Effectiveness of rapid 'ōhi'a death management strategies at a focal disease outbreak on Hawai'i Island
The ongoing spread of rapid ‘ōhi‘a death (ROD) in the Hawaiian Islands threatens the long-term sustainability of ‘ōhi‘a lehua (Metrosideros polymorpha) forests throughout the state. First identified in the Puna district of Hawai‘i Island in 2014, the disease caused by the novel fungi Ceratocystis lukuohia and Ceratocystis huliohia has now spread island-wide and was recently detected on Kaua‘i, O‘ahu, and Maui. The leading hypothesis for the spread of ROD is through airborne ambrosia beetle frass particles that contain viable Ceratocystis propagules, thus management efforts focus on containing this frass. At the time of this study (2017–2018), the Waipunalei site was the northernmost outbreak of ROD on Hawai‘i Island. The focal nature of the outbreak and accessibility of the location provided the opportunity to monitor the effectiveness of two types of proposed management methods to reduce the airborne spread of potentially infective ambrosia beetle frass: tree felling and insecticide treatments. We placed 23 passive environmental samplers (PES), which monitored for airborne frass and wood particles containing C. lukuohia and C. huliohia in a grid that spanned the outbreak area over 22 weeks. Cross-vane panel traps with 1:1 methanol:ethanol lures were attached to nine of the PES to document wood-boring ambrosia and cerambycid beetle populations during the latter three months of the study. Monitoring with PES began three weeks before management and continued for one month after the last infected trees were felled. Glass microscope slides from the 23 PES were examined for airborne ambrosia beetle frass and wood particles by microscopy. DNA was extracted from the slides and tested by qPCR (quantitative polymerase chain reaction) for C. lukuohia and C. huliohia. We also investigated the correlation of beetle gallery counts with tree height and tested the efficacy of Bifen I/T insecticide (active ingredient: bifenthrin 7.9%) for preventing beetle attacks on the cut surface of ‘ōhi‘a bolts (tree stem sections). Beetle trapping data revealed that the area supports a diverse community of wood-boring beetles, some of which likely attack ‘ōhi‘a and may facilitate the spread of ROD. The number of beetle galleries on felled ‘ōhi‘a trees decreased linearly as tree height increased. We also observed significantly fewer beetle attacks on Bifen I/T treated ‘ōhi‘a bolts than non-treated bolts, but gallery formation nearly ceased in both treated and control bolts by week three. Ceratocystis lukuohia DNA was detected twenty-six times and C. huliohia was detected five times in the PES throughout this study. DNA detections were correlated to frass and wood counts, and the number of felled trees were correlated to wood particle counts but not frass counts. Both the timing and distribution of detections across the sampling grid indicate that tree felling may have reduced airborne detections of Ceratocystis DNA soon after tree felling was completed. A subsequent increase in detections after tree felling ceased may indicate that incomplete removal of infected trees and the appearance of new infections in previously asymptomatic trees could have allowed airborne detections of potentially infectious fungal propagules to once again increase.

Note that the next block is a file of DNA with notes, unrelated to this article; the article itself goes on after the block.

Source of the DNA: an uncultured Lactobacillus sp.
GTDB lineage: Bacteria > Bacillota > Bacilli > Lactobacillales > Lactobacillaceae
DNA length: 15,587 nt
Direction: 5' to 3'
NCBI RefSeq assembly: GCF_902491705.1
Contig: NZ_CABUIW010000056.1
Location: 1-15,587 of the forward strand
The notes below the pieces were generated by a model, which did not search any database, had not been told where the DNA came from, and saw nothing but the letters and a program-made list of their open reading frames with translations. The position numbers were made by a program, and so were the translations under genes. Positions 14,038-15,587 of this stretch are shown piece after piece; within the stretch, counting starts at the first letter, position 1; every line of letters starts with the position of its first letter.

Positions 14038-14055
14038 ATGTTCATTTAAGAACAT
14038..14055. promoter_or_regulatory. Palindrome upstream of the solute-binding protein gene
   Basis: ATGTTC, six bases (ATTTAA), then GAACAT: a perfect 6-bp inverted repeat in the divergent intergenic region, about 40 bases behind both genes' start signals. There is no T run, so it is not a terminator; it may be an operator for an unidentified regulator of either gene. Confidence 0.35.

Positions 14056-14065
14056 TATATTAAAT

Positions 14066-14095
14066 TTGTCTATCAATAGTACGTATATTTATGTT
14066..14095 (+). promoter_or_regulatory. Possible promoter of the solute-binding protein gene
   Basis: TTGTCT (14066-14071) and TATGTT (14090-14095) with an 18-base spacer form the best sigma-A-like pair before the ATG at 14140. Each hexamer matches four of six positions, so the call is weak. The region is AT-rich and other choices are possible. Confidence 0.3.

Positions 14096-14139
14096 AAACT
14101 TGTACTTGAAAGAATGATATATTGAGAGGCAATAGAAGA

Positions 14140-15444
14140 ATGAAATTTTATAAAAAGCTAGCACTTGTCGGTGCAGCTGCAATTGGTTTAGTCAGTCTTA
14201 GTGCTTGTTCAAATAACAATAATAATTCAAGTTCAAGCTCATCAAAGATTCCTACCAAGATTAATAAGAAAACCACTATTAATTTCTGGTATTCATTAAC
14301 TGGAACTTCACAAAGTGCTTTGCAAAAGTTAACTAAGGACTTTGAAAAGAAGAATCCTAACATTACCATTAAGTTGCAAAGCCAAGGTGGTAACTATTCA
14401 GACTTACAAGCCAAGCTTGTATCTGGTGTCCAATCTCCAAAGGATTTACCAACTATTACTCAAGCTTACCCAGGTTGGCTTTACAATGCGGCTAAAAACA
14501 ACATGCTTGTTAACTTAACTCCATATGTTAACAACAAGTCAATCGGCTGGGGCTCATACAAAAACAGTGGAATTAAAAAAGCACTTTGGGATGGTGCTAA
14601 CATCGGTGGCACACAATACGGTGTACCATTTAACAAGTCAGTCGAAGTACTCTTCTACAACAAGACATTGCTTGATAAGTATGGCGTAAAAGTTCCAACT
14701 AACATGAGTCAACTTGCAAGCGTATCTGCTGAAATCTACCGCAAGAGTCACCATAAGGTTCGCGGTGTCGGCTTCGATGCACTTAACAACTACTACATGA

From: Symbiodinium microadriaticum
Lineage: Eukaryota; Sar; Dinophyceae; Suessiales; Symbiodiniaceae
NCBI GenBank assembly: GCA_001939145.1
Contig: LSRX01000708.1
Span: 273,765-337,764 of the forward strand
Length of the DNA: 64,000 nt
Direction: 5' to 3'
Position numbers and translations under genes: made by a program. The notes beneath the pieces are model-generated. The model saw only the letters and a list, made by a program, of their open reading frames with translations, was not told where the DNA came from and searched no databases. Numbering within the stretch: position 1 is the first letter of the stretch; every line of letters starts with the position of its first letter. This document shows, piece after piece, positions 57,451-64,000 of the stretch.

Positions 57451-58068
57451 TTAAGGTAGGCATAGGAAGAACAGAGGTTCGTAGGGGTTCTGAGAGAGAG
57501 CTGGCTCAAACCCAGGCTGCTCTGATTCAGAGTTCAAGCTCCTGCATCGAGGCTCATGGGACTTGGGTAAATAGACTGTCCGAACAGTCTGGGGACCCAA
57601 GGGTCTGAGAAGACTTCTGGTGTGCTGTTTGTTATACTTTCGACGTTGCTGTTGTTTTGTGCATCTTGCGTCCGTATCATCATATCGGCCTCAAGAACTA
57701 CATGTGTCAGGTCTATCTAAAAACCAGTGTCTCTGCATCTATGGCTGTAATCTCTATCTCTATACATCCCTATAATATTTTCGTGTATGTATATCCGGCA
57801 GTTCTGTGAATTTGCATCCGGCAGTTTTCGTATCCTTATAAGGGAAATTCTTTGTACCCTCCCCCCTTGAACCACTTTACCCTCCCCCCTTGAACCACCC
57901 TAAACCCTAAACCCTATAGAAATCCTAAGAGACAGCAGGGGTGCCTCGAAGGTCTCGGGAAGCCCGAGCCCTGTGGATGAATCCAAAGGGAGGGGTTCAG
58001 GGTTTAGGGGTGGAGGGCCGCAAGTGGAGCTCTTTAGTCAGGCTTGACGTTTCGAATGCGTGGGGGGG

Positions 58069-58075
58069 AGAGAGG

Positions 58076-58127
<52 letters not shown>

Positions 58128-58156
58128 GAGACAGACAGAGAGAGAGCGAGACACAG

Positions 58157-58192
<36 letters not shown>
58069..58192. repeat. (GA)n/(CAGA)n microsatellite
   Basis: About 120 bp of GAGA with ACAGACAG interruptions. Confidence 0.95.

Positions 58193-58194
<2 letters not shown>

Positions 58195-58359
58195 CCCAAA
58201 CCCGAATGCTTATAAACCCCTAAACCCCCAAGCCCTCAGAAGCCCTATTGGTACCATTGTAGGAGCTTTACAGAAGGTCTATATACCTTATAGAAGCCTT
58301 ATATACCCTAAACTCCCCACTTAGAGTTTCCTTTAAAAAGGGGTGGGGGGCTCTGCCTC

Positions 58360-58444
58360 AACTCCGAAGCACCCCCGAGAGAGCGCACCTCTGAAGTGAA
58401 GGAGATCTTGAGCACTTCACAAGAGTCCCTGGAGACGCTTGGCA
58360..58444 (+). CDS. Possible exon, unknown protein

|Effectiveness of rapid 'ōhi'a death management strategies at a focal disease outbreak on Hawai'i Island
|Kylle Roy, Carolina Granthon, Robert W. Peck, Carter T. Atkinson
|Other Government Series
|Hawaii Cooperative Studies Unit Technical Report Series
|USGS Publications Warehouse
|Pacific Island Ecosystems Research Center